For a big man, Tom Kerridge is remarkably light on his feet and he bounces into the room fizzing with enthusiasm for his new television series and the cookbook that accompanies it. Nearly a decade ago Kerridge and his wife Beth took over a pub in Marlow, Buckinghamshire, called the Hand & Flowers and it quickly became the darling of the guide books – in 2011 the Michelin inspectors gave the Hand two stars, making it the most highly rated pub in Britain.
Recent years have seen the rise and rise of the gastropub. It seems we like the idea of a little less formality when going out to eat; we like freshly made dishes that depend on local ingredients; and we like genuine value for money.
If you ask Kerridge whether he is a chef or a landlord he is adamant that he is neither, he answers to “cook”. He believes that most of us can get hold of good quality ingredients on the high street and that these ingredients are the building blocks of memorable meals.
Despite a career working in smart kitchens, Kerridge cannot shake off his gentle Gloucester accent, which is even more incongruous when you hear him asserting, “I cook like a Frenchman”. What his new BBC2 series Proper Pub Food does owe to French cuisine is a recognition of the vital importance of simplicity in the kitchen. The recipes are all achievable at home, traditional techniques are explained, and the six programmes have been given the headings Friends, Outdoor, Celebratory, Classics, Family and Sunday lunch.
Kerridge’s personal favourite can be found in the Family programme – hay-baked chicken with whole roast celeriac. A chicken is cooked in muslin in a sealed pot that’s packed with wisps of hay, while the celeriac is peeled, trimmed and roasted in one large piece. This results in a roast chicken with a stunning depth of flavour and a whole new future for the humble celeriac. Another notable combination – pot-roasted pollock, chickpeas and chorizo – is found in the Friends programme that opens the series; straightforward but inspired dish, the white fish contrasting with the piquancy of the chorizo. The Outdoor programme includes another of Kerrridge’s favourites, barbecue beef ribs with ultimate barbecue glaze, a very rich and satisfying dish with delicious aromas.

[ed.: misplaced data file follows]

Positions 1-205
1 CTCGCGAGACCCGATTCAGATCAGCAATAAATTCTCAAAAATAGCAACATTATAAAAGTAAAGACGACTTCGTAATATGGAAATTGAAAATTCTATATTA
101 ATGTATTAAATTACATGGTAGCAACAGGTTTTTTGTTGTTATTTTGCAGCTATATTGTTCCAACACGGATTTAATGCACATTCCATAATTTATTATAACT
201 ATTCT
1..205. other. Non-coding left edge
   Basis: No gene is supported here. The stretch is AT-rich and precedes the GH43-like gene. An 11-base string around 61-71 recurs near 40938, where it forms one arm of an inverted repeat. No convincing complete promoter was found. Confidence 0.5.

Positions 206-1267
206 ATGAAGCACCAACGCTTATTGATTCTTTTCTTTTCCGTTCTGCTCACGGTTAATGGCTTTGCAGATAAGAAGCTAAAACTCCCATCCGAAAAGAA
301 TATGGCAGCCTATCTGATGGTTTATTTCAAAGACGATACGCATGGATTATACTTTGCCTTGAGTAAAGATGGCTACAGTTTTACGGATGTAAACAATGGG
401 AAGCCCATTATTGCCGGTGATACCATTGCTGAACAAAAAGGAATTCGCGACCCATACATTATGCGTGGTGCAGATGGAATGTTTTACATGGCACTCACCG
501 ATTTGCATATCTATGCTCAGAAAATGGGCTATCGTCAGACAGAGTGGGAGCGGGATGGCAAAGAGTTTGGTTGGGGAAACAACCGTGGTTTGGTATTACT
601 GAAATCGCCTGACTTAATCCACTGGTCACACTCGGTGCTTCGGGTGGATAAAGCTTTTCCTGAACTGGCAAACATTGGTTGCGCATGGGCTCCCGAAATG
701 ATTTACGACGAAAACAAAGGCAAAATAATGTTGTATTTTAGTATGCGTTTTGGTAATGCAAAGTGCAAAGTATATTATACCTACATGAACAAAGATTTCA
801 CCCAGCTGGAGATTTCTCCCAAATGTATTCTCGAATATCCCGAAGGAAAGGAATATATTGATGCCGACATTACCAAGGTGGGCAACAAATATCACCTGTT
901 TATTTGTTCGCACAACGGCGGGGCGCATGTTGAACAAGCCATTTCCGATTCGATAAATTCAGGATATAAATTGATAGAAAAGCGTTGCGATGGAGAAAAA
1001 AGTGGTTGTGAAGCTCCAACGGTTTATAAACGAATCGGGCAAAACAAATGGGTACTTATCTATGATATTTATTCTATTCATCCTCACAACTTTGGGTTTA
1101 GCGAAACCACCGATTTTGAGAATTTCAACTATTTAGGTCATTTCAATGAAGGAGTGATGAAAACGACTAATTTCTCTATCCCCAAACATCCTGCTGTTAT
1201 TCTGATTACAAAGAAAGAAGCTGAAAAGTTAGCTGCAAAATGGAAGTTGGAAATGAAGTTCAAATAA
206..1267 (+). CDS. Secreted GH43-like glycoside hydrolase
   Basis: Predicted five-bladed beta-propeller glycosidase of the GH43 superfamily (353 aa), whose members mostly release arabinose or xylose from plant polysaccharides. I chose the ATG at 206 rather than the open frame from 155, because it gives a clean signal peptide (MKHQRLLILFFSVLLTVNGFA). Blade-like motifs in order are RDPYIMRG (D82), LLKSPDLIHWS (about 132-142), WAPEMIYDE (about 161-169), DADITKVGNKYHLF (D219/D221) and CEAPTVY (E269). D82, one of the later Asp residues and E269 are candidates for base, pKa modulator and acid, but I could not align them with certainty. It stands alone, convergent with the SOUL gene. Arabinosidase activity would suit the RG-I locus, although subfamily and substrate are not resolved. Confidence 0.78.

But how did Kerridge enjoy his prolonged spell in front of the cameras (he’s previously featured on Great British Menu)? “There are lots of parallels between the world of film production and cooking. Both are driven by passion and end up being more of a way of life than just a job. I had a great time making the programmes.”
As you’d expect from a working chef, Proper Pub Food features a number of Kerridge’s suppliers, including Warminster butcher Andy Cook of Walter Rose & Son, who turned out to be something of a scene-stealer. As Kerridge put it, “It seemed as if everyone in one episode was from the West Country and at one point accents were so thick we thought subtitles might be needed.” Kerridge also got on famously with the film crew; at one point the cameraman asked him to pop some stuff into the back of a car, and when Kerridge lifted the boot lid he found that the number plate had been replaced with one that spelt out a very rude word. As it swung into his vision the crew waited for his stunned reaction.
As well as the series, there will be a Christmas special, with recipes including game terrine, glazed in port jelly with cranberry compote; Tom’s turkey roll with Christmas crumble topping and sage and onion stuffing; and a spiced orange cake with plum sauce and Christmas pudding ice cream. Sounds perfect, but it was cruel luck that the day of filming, when everyone had to put on Santa costumes and hats, turned out to be one of the hottest of the year!
Compared with the traditional inn, or indeed a restaurant, the gastropub is very much the new kid on the block, but it is gradually finding its feet. Tom Kerridge is a passionate man and he believes that with encouragement and a few basic skills we can all source top-notch ingredients and then turn them into delicious meals in an ordinary kitchen without undue fuss. Proper Pub Food makes a proper job of telling us how.